Taking our previous experience from fingerprinting of images, combined with what we learned when looking at ContentID, we’ve developed the first rough algorithms for video fingerprinting for use in the Videorooter project.
The algorithm we’ve settled on as our first one provides the baseline for any future work: it’s something to get us started, and developments to improve on that algorithm will be compared against the baseline we now have.
While there are many ways in which an algorithm for video fingerprinting could be envisioned, we’ve selected the most simple implementation for our baseline tests, with the hope this could then be improved on.
How it works
Here’s what the algorithm does: it picks four key frames (I-frames) from a video stream, and for each frame, it calculates a 64 bit fingerprint based on our existing image fingerprint code, then concatenates the four fingerprints together to form a 256 bit fingerprint for the whole video.
The frames are taken from the beginning, the end, and from the middle of the video file with the belief that if the beginning, end, and middle seem to correspond between two different files, then we’re likely talking about the same video.
Where it breaks
You’ll note of course, this does not cover audio, one of the current shortcomings of this algorithm, and something which do affect the false positives. One of the problems we’ve identified is with President Obama’s weekly address. Each of them are on Wikimedia Commons, and each one is very similar to any other. They first frames look identical (only the date change), the last frames are identical, and for the middle frames, for many videos, you see President Obama in the same shirt & tie, in the same room, in roughly the same position.
No wonder our algorithm gets confused and think they are all the same! And this will likely continue to be a problem for us for as long as we don’t consider audio, so any alterations to the algorithm to consider audio as a parameter would be very useful and interesting as a future development.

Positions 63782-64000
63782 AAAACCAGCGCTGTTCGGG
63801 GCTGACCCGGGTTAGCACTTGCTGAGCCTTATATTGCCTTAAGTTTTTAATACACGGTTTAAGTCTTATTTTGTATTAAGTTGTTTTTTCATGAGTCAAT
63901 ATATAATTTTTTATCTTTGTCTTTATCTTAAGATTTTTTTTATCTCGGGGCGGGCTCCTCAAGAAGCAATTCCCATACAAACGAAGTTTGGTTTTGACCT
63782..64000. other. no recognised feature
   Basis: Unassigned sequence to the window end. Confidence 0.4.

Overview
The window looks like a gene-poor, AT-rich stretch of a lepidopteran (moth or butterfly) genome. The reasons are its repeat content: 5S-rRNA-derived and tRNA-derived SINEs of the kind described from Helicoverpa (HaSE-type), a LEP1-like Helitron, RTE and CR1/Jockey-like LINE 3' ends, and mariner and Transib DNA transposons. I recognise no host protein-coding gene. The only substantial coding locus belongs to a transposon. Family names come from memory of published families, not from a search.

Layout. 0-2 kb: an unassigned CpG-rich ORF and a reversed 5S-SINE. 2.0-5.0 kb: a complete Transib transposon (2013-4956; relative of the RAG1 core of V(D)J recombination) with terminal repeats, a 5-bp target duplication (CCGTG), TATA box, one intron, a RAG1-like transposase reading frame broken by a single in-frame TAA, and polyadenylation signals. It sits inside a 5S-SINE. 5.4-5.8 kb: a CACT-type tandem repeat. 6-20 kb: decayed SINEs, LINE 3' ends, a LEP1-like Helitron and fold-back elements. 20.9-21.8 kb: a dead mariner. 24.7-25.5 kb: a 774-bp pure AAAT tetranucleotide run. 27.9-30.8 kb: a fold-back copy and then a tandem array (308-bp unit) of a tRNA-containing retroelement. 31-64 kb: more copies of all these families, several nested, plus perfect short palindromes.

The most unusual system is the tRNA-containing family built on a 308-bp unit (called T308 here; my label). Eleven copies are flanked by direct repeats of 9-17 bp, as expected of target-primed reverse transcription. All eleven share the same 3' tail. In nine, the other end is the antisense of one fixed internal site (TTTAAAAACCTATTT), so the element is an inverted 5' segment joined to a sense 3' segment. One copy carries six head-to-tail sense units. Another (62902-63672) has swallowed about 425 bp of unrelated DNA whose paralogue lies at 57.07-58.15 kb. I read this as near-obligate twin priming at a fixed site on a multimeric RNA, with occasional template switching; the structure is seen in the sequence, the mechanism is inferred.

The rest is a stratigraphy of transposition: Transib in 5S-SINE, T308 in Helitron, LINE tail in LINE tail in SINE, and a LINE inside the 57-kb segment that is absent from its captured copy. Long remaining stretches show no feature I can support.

How we evaluate it
In order to test the accuracy of the algorithm, we’ve taken 100 videos from Wikimedia Commons, which we then transform in eight different ways:
- mpeg1video, yuv420p(tv), 352×240 [SAR 1:1 DAR 22:15], 1150 kb/s, 29.97 fps, 29.97 tbr, 90k tbn, 29.97 tbc (bitrate: 1391 kb/s)
- vp8, yuv420p, 400×300, SAR 1:1 DAR 4:3, 29.97 fps, 29.97 tbr, 1k tbn, 1k tbc (bitrate: 1056 kb/s)
- vp8, yuv420p, 400×300, SAR 1:1 DAR 4:3, 29.97 fps, 29.97 tbr, 1k tbn, 1k tbc (bitrate: 159 kb/s)
- h264 (High), yuv420p, 400×300, SAR 1:1 DAR 4:3, 29.97 fps, 29.97 tbr, 1k tbn, 59.94 tbc (bitrate: 645 kb/s)
- mpeg2video (Main), yuv420p(tv), 480×480 [SAR 1:1 DAR 1:1], max. 2516 kb/s, 23.98 fps, 23.98 tbr, 90k tbn, 47.95 tbc (bitrate: 558 kb/s)
- mpeg1video, yuv420p(tv), 160×120 [SAR 1:1 DAR 4:3], 104857 kb/s, 29.97 fps, 29.97 tbr, 90k tbn, 29.97 tbc (bitrate: 242 kb/s)
- mpeg1video, yuv420p(tv), 320×240 [SAR 1:1 DAR 4:3], 104857 kb/s, 29.97 fps, 29.97 tbr, 90k tbn, 29.97 tbc (bitrate: 243 kb/s)
- h264 (Constrained Baseline) (H264 / 0x34363248), yuv420p, 480×360, 249 kb/s, 29.97 fps, 29.97 tbr, 29.97 tbn, 59.94 tbc (bitrate: 360 kb/s)